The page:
CRISPER/Cas 9: A possible way for precise genome editing
Authors: Pratik I. Bhoyar, Madhuri P. Suryawanshi and Amit Pippal
Conventional plant breeding has been going on for hundreds of years, and is still commonly used today. Early farmers discovered that some crop plants could be artificially mated or cross-pollinated to increase yields. Desirable characteristics from different parent plants could also be combined in the offspring. When the science of plant breeding was further developed in the 20th century, plant breeders understood better how to select superior plants and breed them to create new and improved varieties of different crops. The conventional plant breeding is associated with some of its drawbacks like linkage drag, limited gene pool, and yield plateau. So to overcome the conventional plant breeding, biotechnological tools like genetic engineering and MAS (Marker assited selection) are widely used in addition to the conventional breeding tactices. The genetic engineering has the power to transfer gene from unrelated organism to the plants but it also has its limitation such biosafety issues and public acceptance. The need of new technology to develope better genotype is always confinding and the precise genome editing can sustain the need.
Genome editing is the introduction of a predetermined sequence change to the chromosomal DNA of a cellular genome. The instructions for almost all functions of living systems are encoded in the genome. Consequently, the ability to easily and precisely add, remove, or exchange DNA sequences within a cellular genome would theoretically enable routine reprogramming of biological systems for numerous applications relevant to all areas of biotechnology, including medicine, energy, and the environment. The editing of genome sequences in diverse cell types and species has recently become possible through the advent of synthetic nucleases that can be engineered to target almost any site in a complex genome. The enhancement of gene targeting through nuclease-mediated DNA cleavage has been known for over fifteen years, but genome editing has not been widely applied to diverse areas of biotechnology until recently. This rapid growth is the result of the increased availability of public and commercial sources for engineering targeted nucleases, as well as significant progress in enhancing and monitoring genomic modifications. Despite the exponential growth of the use of this technology, current methods still do not fulfill the criteria of an ideal gene editing tool: (1) high frequency of desired sequence changes in the target cell population, (2) no off-target mutations, and (3) rapid and efficient assembly of nucleases that target any site in the genome at low cost.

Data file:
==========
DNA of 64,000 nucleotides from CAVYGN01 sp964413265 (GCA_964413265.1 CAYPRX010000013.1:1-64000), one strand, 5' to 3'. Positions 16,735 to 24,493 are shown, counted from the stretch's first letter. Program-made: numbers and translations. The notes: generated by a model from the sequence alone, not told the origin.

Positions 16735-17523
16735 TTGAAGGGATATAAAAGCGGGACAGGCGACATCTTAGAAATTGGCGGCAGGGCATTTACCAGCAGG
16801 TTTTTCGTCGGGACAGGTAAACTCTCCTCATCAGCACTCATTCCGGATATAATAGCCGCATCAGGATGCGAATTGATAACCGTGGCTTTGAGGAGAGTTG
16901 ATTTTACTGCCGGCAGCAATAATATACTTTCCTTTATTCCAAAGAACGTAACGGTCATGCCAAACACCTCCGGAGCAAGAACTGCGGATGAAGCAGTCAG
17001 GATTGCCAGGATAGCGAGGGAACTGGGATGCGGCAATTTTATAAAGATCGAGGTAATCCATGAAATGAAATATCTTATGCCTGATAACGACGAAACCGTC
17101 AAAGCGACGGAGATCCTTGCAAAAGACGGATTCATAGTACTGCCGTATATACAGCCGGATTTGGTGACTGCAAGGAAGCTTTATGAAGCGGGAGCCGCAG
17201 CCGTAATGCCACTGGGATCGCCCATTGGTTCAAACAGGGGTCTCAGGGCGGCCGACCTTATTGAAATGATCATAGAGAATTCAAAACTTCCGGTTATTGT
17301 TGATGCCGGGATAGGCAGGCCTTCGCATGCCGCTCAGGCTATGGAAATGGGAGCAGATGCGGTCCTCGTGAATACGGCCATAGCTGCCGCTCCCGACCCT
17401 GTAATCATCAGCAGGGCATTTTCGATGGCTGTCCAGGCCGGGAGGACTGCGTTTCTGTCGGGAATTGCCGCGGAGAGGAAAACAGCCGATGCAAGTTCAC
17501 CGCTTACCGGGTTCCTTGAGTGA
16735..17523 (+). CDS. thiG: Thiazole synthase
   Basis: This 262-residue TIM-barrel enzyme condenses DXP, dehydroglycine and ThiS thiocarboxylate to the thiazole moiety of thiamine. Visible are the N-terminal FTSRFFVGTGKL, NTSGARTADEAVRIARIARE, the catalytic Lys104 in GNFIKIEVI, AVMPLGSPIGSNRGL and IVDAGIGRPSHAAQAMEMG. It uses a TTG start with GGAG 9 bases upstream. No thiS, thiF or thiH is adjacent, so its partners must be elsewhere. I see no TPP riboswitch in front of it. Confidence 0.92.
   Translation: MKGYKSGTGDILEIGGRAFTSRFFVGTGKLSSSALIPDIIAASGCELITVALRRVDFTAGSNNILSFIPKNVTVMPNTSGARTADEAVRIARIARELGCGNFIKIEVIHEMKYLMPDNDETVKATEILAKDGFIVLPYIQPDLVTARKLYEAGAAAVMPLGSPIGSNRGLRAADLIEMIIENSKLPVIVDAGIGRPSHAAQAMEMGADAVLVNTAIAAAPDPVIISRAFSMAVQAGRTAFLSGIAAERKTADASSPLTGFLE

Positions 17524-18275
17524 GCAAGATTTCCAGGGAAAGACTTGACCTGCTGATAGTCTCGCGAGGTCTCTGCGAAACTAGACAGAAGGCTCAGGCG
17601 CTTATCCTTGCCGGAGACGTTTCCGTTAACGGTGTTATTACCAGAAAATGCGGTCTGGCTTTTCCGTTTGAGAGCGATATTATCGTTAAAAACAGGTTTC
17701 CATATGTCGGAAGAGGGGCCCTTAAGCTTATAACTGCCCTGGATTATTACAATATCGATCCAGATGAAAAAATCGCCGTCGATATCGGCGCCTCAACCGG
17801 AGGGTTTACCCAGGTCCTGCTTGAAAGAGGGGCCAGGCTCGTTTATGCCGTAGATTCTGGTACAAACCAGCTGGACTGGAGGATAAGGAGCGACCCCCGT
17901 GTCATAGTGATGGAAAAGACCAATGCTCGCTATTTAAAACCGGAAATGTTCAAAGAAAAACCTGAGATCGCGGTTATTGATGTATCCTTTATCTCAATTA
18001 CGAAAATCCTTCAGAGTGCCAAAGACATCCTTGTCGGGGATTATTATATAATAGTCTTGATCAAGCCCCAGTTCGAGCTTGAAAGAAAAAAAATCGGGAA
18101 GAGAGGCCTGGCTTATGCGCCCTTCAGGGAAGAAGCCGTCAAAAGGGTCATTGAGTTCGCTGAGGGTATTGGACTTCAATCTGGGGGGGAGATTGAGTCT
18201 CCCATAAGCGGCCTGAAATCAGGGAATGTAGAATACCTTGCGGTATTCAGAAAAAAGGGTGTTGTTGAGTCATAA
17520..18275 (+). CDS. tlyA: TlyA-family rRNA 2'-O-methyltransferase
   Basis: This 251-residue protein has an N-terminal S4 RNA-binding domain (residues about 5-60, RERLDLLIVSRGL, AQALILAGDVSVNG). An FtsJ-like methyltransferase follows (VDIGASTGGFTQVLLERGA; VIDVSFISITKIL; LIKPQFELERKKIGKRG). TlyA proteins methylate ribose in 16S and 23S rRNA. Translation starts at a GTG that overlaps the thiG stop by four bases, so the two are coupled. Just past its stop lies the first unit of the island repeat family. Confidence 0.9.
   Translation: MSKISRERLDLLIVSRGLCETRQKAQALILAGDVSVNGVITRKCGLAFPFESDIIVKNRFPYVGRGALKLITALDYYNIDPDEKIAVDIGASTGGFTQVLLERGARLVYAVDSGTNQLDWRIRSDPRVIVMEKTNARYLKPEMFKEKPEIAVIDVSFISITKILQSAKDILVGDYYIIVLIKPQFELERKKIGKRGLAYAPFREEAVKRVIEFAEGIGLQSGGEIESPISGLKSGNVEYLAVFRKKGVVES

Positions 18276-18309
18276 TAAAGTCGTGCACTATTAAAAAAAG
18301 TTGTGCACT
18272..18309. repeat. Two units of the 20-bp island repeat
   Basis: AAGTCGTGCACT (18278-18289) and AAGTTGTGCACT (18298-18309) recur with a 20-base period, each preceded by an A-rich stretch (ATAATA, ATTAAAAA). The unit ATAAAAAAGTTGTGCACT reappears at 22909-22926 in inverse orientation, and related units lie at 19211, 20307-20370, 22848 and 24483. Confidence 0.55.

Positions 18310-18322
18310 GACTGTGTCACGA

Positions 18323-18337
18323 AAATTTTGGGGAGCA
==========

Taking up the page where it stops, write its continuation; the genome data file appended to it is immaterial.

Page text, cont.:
Genome engineering is enabled by harnessing the cell's DNA repair pathways. Most genome engineering techniques direct the repair of DNA double-strand-breaks (DSBs), which are introduced in the genome at or near the site where a DNA sequence modification is desired. Targeted DSBs are achieved using sequence-specific nucleases (SSNs) enzymes that recognize and cleave the target locus with high specificity. The repair of the break can be directed to create a variety of targeted DNA sequence modifications, ranging from DNA deletions to the insertion of large arrays of transgenes.
CRISPR/Cas system - Clustered regulatory intraspaced short palindromic repeats